The very first generation of Project Gemlode (which at that time was unnamed) was Andy. Andy had only four changes; one alteration and three new genes. Two of these genes came directly from Cameron, my most likeable C1 Norn ever. A third gene was based on one of those, and the last change was to reduce the output of a tiredness emitter. From those four basic changes came an amiable Norn with slightly improved awareness--a step in the right direction.

The name "Project Gemlode" didn't really come about until an official project page was created, right around the time Carrie (generation 3) was finishing up. The name "Nova Subterra", for the genome itself, breaks down pretty simply: "Nova" for "new", "Subterra" for "underground" (as in, the Norn Underground).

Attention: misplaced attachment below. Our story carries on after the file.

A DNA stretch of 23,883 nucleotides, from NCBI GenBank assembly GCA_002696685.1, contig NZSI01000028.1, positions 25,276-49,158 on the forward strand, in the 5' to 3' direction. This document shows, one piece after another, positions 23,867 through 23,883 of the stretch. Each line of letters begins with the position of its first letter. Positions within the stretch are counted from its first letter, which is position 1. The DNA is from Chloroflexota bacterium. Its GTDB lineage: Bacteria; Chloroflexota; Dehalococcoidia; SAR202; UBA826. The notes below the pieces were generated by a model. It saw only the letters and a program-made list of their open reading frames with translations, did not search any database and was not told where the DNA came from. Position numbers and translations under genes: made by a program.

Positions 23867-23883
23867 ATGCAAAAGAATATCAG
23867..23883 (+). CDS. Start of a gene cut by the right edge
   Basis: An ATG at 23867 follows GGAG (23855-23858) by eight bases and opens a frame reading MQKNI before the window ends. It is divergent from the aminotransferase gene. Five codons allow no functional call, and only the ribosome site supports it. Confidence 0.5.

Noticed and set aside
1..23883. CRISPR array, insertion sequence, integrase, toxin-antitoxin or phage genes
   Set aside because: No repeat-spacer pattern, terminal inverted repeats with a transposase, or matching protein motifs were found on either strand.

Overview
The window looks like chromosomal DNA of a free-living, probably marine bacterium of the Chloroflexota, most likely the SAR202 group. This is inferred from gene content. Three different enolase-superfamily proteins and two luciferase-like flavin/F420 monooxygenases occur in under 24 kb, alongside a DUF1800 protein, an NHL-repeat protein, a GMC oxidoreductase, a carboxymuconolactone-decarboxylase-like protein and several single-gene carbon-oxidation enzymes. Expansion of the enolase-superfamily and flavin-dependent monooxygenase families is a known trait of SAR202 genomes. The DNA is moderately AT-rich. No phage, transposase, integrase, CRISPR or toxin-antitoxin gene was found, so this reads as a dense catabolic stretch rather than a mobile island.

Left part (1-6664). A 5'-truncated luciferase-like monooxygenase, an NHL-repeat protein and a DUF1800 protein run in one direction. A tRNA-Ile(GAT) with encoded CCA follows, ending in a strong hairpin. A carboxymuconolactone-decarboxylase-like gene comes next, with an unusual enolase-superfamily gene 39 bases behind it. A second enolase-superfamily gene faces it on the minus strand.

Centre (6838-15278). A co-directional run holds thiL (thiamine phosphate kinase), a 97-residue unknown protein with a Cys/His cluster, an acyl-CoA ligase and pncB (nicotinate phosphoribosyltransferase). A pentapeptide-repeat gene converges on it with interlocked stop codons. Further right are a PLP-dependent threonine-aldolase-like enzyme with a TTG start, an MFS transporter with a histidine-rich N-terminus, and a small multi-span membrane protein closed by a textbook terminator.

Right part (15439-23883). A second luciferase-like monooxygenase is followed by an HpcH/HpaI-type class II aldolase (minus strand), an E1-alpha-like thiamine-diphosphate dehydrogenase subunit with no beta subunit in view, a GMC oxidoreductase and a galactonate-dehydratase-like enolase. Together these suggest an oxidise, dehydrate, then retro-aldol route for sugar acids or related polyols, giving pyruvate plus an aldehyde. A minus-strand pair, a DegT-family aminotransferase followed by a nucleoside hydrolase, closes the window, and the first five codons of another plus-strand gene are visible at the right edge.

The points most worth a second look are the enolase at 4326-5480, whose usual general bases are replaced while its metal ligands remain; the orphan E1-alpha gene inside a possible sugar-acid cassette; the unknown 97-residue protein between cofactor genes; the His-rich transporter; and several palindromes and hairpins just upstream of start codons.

Using the Genome
To use the Norns of Nova Subterra, simply copy the egg files into the \Eggs directory of Creatures 2. They will appear in the hatchery.

You might consider moving all your other egg files to \Backup, and they'll be there in the unlikely event you'll ever want to use them again. Or, if you feel adventurous, you can even outright delete them. Whatever you do, it's best to get the existing eggs out of the \Egg directory so that the only eggs that appear in the hatchery are Nova Subterra eggs.

While Nova Subterra Norns can interact with other Norns without a problem, they should not be allowed to interbreed. Hybrid Norns will usually be prone to early death due to genetic errors. This genetic incompatibility could not be helped, and was avoided as well as possible. Cyberlife, however, decided that speciation was more important than compatibility.